A Chief Bureau Officer at the International Telecommunications Union (ITU), believes that when the world finally migrates to the digital switch, more broadband spectrum will be created.
Already, the ITU has warned that if action is not taken to fast-track the growth of mobile broadband, mobile phone users would face worsening network congestion, which“will continue and eventually get worse.”
According to the Union, smartphones such as Iphone, Android, Galaxy Tab among others, which are set to rise from the current global estimate of 500 million handsets in use, to almost two billion by 2015, are consuming an average of five times data capacity more than users of ordinary mobile phones and hence the need for governments to show enough commitment to the growth of mobile broadband.
Mr Malcolm Johnson, Director of ITU’s Telecommunication Standardisation Bureau, in an exclusive interview with ghanabusinessenws.com in Accra, said increases in broadband spectrum can be created if the digital migration comes in full flight.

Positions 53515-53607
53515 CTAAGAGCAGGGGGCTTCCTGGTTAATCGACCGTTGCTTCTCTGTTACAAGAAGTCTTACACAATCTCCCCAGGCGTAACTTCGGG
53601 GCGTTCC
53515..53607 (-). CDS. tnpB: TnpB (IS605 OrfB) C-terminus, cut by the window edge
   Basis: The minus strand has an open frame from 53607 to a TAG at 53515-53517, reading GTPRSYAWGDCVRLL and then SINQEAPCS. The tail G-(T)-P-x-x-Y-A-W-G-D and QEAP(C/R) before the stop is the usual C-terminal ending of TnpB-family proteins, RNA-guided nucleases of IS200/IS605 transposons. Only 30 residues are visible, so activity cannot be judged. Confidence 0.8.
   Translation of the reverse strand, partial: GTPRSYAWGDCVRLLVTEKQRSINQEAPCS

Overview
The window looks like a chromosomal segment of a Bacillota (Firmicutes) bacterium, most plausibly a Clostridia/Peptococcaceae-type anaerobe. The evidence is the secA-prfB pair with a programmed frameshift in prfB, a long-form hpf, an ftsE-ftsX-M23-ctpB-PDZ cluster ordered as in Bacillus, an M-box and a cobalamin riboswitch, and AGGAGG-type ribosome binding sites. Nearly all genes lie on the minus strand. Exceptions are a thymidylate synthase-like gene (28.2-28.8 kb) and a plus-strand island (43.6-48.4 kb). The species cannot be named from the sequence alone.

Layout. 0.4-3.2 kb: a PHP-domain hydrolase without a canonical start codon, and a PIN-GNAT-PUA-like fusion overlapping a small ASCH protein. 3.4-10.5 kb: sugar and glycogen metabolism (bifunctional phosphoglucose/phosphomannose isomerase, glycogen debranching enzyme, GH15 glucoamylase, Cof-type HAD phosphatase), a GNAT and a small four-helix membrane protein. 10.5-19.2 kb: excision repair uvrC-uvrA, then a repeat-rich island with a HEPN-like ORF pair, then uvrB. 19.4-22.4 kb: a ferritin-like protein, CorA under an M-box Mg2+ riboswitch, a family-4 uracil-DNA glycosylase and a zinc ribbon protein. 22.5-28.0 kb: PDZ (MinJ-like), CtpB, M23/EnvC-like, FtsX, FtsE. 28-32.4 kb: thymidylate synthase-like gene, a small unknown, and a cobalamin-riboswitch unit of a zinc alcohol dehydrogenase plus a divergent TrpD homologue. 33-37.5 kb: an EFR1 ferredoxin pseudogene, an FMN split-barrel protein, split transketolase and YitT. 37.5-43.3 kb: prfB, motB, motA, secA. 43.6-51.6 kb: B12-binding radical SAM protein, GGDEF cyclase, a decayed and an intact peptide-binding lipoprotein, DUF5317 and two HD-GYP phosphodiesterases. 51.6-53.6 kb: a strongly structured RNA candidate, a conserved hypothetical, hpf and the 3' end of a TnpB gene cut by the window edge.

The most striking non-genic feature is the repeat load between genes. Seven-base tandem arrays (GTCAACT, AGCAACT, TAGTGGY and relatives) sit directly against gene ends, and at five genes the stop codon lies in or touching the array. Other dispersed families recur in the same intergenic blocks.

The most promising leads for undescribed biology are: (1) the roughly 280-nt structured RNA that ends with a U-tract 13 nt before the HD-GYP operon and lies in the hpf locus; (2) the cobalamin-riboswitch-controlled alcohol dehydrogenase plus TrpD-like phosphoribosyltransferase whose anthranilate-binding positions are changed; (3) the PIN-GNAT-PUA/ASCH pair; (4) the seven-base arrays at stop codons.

Mr Johnson tells ghanabusinessnews.com that the “Switching over to digital is five times more and efficient in terms of spectrum terms than the analogue.”
“It releases a lot of spectrum for mobile phones and for broadcasting…This is what will be happening,” he said.
He urged all countries to meet the deadline for the switchover.
The increase of broadband spectrum has become an essential part of national economies, according to the ITU’s latest report titled “Trends in Telecommunication Reform 2010-11”, even though the contribution of broadband, which is described as the technology that enables high speed transfer of data, to economic growth varies, it plays a positive role in a country’s gross domestic product (GDP) growth.
The report said, broadband has been found to have a positive impact on productivity, and evidence generated both at the micro-economic and macro-economic level appears to confirm this effect.
In an effort to avert a logjam in wireless communications, President Barack Obama, at one time directed the Federal Government to double the United State’s broadband spectrum capacity over the next decade.
By Ekow Quandzie